If I say the word ‘Business’ to you, what exactly do you think of?
What do you see? What do you feel?
If you’re anything like me, it’s a building, or a product or an office that you think of and see...and you don’t ‘feel’ much at all.
If I change my language and say, ‘I want to do business with you’...What do you think now? What are the emotions and the images that spring to mind? Even though we’ve never met, you’ve an impression of me that you’ve picked up from previous blogs, or the bright website maybe, or FB posts... and you will be thinking and feeling something about me...hopefully some of it positive!
A business is a thing. It’s something we do. It can’t ‘do’ anything...least of all work with another business, or a customer. It is us that do the doing, and what we do is all about people and relationships. That’s what our customer experience is really made up of...a series of relationships.
An old boss of mine once famously said to me, ‘It’s not about relationships Marianne, it’s about results’, and I have spent the intervening years happily proving her wrong. Business is ALL about relationships...whether you are a business owner, an employee, a customer, a supplier, or someone who has yet to become any one of those things.
The business jargon that talks about B2B (Business to Business) and B2C (Business to Consumer) removes people from the equation, and allows those in the business to think, feel and act very differently. They become more detached, more objective, more results and profit-focused...and yes, occasionally that detachment might serve them when they need to step back and look at their business with a cold objective eye...but it should only be occasionally and for very brief periods, because that removal of warmth could kill their business.
We all work People to People (or P2P if you need to shorten it) ...and we all want to deal with people we like.
First we get to know them - through their marketing, through referrals, through their employees, or through face to face interactions. We get to know what they do, the quality of their products and services, the sort of people they employ, the values they have. And we start to build a picture of them based on that very first impression from that very first encounter.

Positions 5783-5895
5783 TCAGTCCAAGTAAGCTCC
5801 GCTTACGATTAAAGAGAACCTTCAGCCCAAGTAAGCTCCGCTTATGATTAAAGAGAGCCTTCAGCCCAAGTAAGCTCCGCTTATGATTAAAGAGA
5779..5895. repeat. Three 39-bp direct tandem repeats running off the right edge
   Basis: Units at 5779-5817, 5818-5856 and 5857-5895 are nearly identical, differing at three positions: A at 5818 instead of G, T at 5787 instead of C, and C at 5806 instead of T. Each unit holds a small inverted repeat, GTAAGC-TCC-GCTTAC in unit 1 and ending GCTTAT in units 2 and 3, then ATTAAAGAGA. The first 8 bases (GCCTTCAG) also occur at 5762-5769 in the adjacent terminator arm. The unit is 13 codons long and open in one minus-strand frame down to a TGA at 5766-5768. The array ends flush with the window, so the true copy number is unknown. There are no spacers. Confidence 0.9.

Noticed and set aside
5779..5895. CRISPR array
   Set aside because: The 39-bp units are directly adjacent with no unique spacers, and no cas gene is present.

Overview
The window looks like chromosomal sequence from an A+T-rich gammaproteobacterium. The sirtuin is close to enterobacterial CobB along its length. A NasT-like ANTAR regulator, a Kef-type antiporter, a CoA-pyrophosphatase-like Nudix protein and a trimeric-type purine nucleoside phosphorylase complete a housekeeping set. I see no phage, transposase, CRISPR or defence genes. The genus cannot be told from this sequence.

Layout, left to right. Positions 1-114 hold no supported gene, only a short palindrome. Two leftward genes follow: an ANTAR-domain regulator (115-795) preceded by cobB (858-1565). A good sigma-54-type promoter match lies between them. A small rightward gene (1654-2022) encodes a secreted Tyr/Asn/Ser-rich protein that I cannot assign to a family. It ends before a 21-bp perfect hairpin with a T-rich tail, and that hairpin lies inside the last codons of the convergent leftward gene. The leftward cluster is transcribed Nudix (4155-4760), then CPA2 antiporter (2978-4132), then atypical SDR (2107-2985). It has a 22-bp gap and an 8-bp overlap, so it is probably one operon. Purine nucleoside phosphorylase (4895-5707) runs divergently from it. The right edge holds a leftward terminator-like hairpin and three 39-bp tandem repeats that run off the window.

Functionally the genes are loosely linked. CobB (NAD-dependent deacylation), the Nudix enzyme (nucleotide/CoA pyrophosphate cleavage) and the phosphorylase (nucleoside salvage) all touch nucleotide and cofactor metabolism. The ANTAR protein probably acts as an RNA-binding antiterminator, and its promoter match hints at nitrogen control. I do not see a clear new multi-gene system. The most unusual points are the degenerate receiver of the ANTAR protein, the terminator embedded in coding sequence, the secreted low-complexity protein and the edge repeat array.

Then we decide whether we like them or not. Maybe we share their values, we like how they build relationships, their products and services meet our needs really well...or perhaps we just connected really well with one of their employees.
Based on the simple fact that we like them, we will then do business with them. I'm sure you all have examples of where this was the case.
At this point they haven’t quite gained our trust. We don’t know them well enough yet, have not had enough experience with them to make that move from liking to trusting...but they can build that trust over time by consistently getting things right for us. I don’t know if you have come across the idea of a Trustbank before, but it’s a metaphor that works well for me. The idea is that the customer has a Trustbank, and every time a business performs well, and lives up to their brand promise, a deposit is placed in the Trustbank, and their account grows and grows over time.
If they make a mistake or perform badly, you make a withdrawal from their account...but if the account is healthy, the relationship will survive. If however they make mistakes early on in the relationship, or a major error at any point, the goodwill in their Trustbank account will become overdrawn and the relationship will be in serious danger of total collapse.
There are classic examples of trust being destroyed completely through one ‘act’ or one major problem from which there was no coming back. Two from relatively recent history are Gerald Ratner’s pronouncement that the jewellery he sold in his shops was ‘Crap’, and the other, was in 1982 when Pan Am Flight 759 crashed, killing over 150 people. Both Ratner's and Pan Am were very successful companies at the time, but neither were able to recover the trust of their customers, and both failed soon after these incidents.
Trust is huge in any relationship, and the benefits of being trusted can also make the difference between getting by as a business and really being successful. One of the most powerful benefits is being referred by customers who know your work, like you and trust you enough to recommend you to their friends and colleagues. It’s one of the best ways of building business and can save a a small fortune in marketing costs.
The other way, which is also word of mouth, is by creating Customer Advocates...you know...the people who sing the praises of a business and tell others about them...who love the brand and the way they do business, and want the world and his wife to know how good they are. Netflix was one example that was advocated in this blog and I’m pretty sure you all have businesses that you are a huge fan of...I think everybody does.
Whichever way you look at it, and whatever terms you use to describe it...a customer’s relationship with a business, and the sum of all of their experiences with the people who work in that business...will determine how successful that business will be.
It really is all about People.
Marianne is the author of three books, and is currently working on her fourth, whilst regularly writing her blog, we hope you enjoy it :-)